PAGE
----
movement, and the visual arts can overlap one another. All three areas
can be used to help children develop understandings of patterns and
feelings. Music can make people feel different emotions, as can a drawing
or painting. Music can also inspire movement and drawings.
During the activity, talk about the music, how it makes you
feel, and how it makes you want to move. If some of the children begin
to swing their arms back and forth, mimic that movement and talk about
it. Are there other types of movement that go with the music? Some children
may be too shy to begin the action, so the teacher may have to start
the movement. Encourage others to think of different movements. Provide
different types of music and encourage the children to draw with the
music. Teachers can also facilitate the development of language and
listening skills by using this activity.
When participating in this activity, children will
- develop auditory
discrimination by listening to a variety of music;
- acquire an interest
- explore visual
art materials while moving in time with the music;
- create marks on
paper with materials and observe other children's actions;
- discover new ways
- examine their
marks on the paper to see how they relate to the beat or rhythm of the
- compare their
own ways of creating marks with those of others;
- relate the marks
made during the music activity to marks made in other situations, as
well as similar marks found in nature;
- apply this learning
in new situations by using music in other areas, such as dramatic play,
transitions, and different art activities;
- identify and use
patterns found in music and marks to carry over into other activities.
- Record player,
compact disk (CD) player, or cassette player
- Records, CDs,
or cassettes with a variety of music including children's songs, classical,
dance,jazz, marches, and musical soundtracks
- Visual art materials
(drawing paper, drawing tools, adaptations as needed)
Set up the record player or cassette player in the art center.
If your space is limited or no outlet is available in the art center,
set the equipment where all can hear. The objective is to encourage movement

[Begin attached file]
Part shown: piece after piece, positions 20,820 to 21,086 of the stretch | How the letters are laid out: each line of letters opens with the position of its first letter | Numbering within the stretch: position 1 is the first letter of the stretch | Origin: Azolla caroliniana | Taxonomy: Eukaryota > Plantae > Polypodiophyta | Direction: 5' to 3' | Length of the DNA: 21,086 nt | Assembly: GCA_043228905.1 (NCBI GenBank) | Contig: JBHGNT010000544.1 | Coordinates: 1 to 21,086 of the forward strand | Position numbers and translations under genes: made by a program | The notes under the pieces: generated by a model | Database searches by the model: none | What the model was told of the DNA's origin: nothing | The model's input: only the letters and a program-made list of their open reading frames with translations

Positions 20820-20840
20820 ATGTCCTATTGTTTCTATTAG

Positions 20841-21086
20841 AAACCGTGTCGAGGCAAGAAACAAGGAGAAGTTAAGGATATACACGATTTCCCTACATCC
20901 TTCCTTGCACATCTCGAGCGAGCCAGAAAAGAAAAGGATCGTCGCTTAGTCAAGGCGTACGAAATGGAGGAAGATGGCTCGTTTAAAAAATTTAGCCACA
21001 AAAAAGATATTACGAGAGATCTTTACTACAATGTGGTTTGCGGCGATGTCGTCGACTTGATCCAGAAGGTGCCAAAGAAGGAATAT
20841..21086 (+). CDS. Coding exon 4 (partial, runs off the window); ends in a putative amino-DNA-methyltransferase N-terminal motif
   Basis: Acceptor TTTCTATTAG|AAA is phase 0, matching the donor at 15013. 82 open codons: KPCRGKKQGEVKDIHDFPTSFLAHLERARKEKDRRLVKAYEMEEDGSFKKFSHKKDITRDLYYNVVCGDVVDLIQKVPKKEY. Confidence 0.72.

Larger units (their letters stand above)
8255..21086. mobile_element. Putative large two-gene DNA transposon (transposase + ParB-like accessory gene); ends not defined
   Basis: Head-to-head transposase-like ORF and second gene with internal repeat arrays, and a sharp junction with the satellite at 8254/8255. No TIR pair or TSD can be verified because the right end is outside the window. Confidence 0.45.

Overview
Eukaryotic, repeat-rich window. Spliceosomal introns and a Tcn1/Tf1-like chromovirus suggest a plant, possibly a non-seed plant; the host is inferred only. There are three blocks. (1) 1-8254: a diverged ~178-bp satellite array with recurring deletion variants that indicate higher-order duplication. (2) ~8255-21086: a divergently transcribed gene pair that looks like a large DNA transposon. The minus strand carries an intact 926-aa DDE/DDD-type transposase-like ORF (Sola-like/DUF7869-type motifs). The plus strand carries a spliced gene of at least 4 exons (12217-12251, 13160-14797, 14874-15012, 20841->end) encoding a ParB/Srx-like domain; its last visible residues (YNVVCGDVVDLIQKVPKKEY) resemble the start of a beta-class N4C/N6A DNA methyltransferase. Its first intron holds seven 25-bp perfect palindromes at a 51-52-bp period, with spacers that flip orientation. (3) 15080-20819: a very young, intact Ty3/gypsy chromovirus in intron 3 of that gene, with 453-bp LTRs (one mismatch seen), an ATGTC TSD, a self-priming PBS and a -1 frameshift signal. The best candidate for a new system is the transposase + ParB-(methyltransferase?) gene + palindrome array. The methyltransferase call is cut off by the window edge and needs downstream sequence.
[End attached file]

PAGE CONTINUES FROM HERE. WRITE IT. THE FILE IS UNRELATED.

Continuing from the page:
and add a new dimension to all centers. Place drawing paper on the floor
or table. Invite the children to kneel, sit, or lie down on the floor
(whichever is the most comfortable). While the children are choosing colors
of crayons or markers, put on the music. Attach adaptive devices to the
drawing tool or to a child's hand as needed. As the music plays, model,
demonstrate, and facilitate expressive arm movements and mark-making.
Observe and encourage verbalization and positive social interaction as
children react to the auditory stimulation of the music and make marks
or draw. The brief time between musical selections is the perfect time
to choose a new color or switch drawing hands. Talk about the observations
and changes in the music's beat and rhythms. Is the music fast or slow,
loud or soft?
- HEAR WE GO!
- Traditional American Children's Songs; Music For All To Hear, Inc.
PO Box 7331, Denton, TX 76201. This is a cassette tape and song book
especially designed for the hearing impaired.
- Foam grip device,
tape, or other device to provide a larger grip for the drawing tool.
- Pillows or a bolster
for positioning the child properly and comfortably.
- Wheelchair or
adaptive seating with tray.
Several programs contain sections that encourage children to
create their own music or listen to musical selections.
Macintosh or PC Compatible
- Kap'n Karaoke
- Lamb Chop Loves
- Making Music
- The Backyard
- Take music to
the gym, outside, and snack or lunch areas.
- Use two arms for
"dancing" with a crayon or marker in each hand.
- Place paper cut-out
shapes underneath the drawing paper to create interesting textures.
Play music as an accompaniment.
- Draw outside to
music using chalk on the sidewalk.
- Tape large sheets
of paper to the wall and draw to music.
- Move to music
holding scarves or banners.
- Paint to recordings
of nature sounds like thunderstorms, the rain forest or the ocean.
- Use music for
transitions, such as cleaning up, or getting ready for the bus.
for Best Practices | About | Contact
Us | Activities | Art
| Home | Links |
Staff | Training